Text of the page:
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Leaders of Japan's main political parties debate Oct. 8 in Tokyo.
Politics

Abe cites coalition majority as standard to stay PM

Rival Koike differs on consumption tax, constitution at Japan election debate

| Japan

TOKYO -- Shinzo Abe intends to remain prime minister as long as his Liberal Democratic Party and partner Komeito retain the majority in the Oct. 22 lower house election, the Japanese leader said in a debate here Sunday, providing leeway for declaring victory even if the coalition loses dozens of seats.

Tokyo Gov. Yuriko Koike, who heads the new national party Kibo no To, or Party of Hope, reiterated her aim of changing the political landscape dominated by Abe, while not ruling out teaming with the LDP after the election.

Japan's next prime minister

Leaders of the country's eight major political parties debated at the Japan National Press Club on a range of issues including economic policy and amending the constitution.

"If we win a majority, I will be nominated as the prime minister as a matter of course," Abe said.

Left to right: Tadatomo Yoshida (Social Democratic Party), Osaka Gov. Ichiro Matsui (Japan Innovation Party), Natsuo Yamaguchi (Komeito), Prime Minister Shinzo Abe (Liberal Democratic Party), Tokyo Gov. Yuriko Koike (Party of Hope), Kazuo Shii (Japanese Communist Party), Yukio Edano (Constitutional Democratic Party) and Masashi Nakano (Party for Japanese Kokoro).

The LDP and Komeito combined for a two-thirds majority with more than 320 seats before Abe dissolved the lower house. The coalition needs 233 seats for the simple majority that Abe cited as the condition for him to stay on as prime minister.

Meanwhile, Koike again refrained from stating whom her Party of Hope would nominate as prime minister. The charismatic Koike will remain Tokyo governor, leaving the party struggling to select a suitable candidate.

"We may include independent candidates" with no political affiliation, she said. "We will continue the process with election results in mind."

But the governor left open the possibility of teaming with the LDP after the election. "We will battle thoroughly and then make a judgment afterward," she said.

Taxes and spending

The debate on economics produced few sparks. The LDP and Komeito reiterated their stance of raising Japan's consumption tax to 10% from 8% in October 2019 as planned, while others opposed it.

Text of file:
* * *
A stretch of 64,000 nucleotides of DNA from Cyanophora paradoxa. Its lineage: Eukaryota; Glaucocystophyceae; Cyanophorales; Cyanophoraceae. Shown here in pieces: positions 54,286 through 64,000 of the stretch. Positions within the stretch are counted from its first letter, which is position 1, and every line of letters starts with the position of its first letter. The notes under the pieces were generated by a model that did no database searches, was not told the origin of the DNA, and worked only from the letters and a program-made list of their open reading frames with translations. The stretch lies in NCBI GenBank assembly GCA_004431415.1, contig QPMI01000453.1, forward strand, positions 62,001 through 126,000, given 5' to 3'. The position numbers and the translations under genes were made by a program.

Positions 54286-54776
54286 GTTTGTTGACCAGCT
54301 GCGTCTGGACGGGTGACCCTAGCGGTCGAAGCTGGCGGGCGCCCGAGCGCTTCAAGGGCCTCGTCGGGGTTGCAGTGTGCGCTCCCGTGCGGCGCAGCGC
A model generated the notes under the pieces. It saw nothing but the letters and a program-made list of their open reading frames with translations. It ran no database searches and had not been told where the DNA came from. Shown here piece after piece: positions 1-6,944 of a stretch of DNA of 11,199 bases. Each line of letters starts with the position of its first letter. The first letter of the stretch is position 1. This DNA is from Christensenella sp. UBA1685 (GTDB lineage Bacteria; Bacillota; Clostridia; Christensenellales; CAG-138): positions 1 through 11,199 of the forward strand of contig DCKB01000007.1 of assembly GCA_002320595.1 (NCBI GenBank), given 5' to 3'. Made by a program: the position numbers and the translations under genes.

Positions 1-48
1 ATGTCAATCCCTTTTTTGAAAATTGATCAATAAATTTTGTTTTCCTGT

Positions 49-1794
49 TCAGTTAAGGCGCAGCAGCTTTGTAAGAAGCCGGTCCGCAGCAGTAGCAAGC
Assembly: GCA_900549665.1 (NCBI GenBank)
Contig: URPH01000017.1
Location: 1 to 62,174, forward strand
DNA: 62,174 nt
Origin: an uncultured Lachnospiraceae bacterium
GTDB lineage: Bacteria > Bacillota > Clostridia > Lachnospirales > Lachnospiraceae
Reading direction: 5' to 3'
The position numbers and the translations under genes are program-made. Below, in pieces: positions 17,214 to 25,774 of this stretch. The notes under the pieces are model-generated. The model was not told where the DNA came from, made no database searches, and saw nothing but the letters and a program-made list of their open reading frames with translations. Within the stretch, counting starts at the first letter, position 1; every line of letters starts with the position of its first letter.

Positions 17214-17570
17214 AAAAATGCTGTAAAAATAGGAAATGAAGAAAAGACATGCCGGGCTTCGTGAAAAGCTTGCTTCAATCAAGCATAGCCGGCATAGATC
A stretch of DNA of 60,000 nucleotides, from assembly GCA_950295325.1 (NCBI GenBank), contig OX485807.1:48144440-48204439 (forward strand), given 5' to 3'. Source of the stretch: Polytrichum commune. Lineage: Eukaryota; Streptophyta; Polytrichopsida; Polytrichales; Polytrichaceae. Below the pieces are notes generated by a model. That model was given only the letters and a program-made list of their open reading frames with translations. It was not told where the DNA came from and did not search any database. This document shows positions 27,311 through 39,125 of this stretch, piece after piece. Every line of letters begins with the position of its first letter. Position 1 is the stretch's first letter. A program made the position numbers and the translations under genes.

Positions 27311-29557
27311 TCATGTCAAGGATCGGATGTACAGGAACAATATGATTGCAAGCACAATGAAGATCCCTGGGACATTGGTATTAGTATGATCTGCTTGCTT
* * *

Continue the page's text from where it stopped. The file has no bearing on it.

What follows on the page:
Abe, underscoring the importance of fiscal stability to support the nation's social security system, called a consumption tax hike the most appropriate means to secure that stability.

The prime minister proposes spending more of this increase in tax revenue to support child care and education, shifting away from an earlier plan to use the majority of the revenue increase to repay debt. Responding to a question, Abe said that the extra education spending is contingent on the tax hike.

With a change in the spending plan, Abe conceded that Japan "cannot" achieve a primary surplus in fiscal 2020, as targeted before. He refrained from presenting a new target at this point, promising to do so later.

Koike urges holding off on the tax hike until the Japanese public feels the uptick in the economy. She called for a new way of thinking on social security and the country's fiscal health, proposing the distribution of money to provide a minimum basic income for all. Such a system would require trillions of yen.

"There remains some experimental aspects but we should consider this for the future," she said, adding that her party would work to establish a dedicated council on the matter.

On amendment of the constitution, Komeito chief Natsuo Yamaguchi kept his remarks brief, saying that a proposal and referendum should be welcomed based on a thorough understanding by citizens.

Koike expressed her "great skepticism" regarding the prime minister's proposal to leave the first two paragraphs of Japan's pacifist Article 9 unchanged while adding a clause about the role of the Self-Defense Forces.

On nuclear energy, the Party of Hope calls for the elimination of this power source in Japan, as do other opposition parties such as the Japanese Communist Party. But Koike said Japan should retain the technology to offer services in decommissioning reactors to other parts of the world.

(Nikkei)

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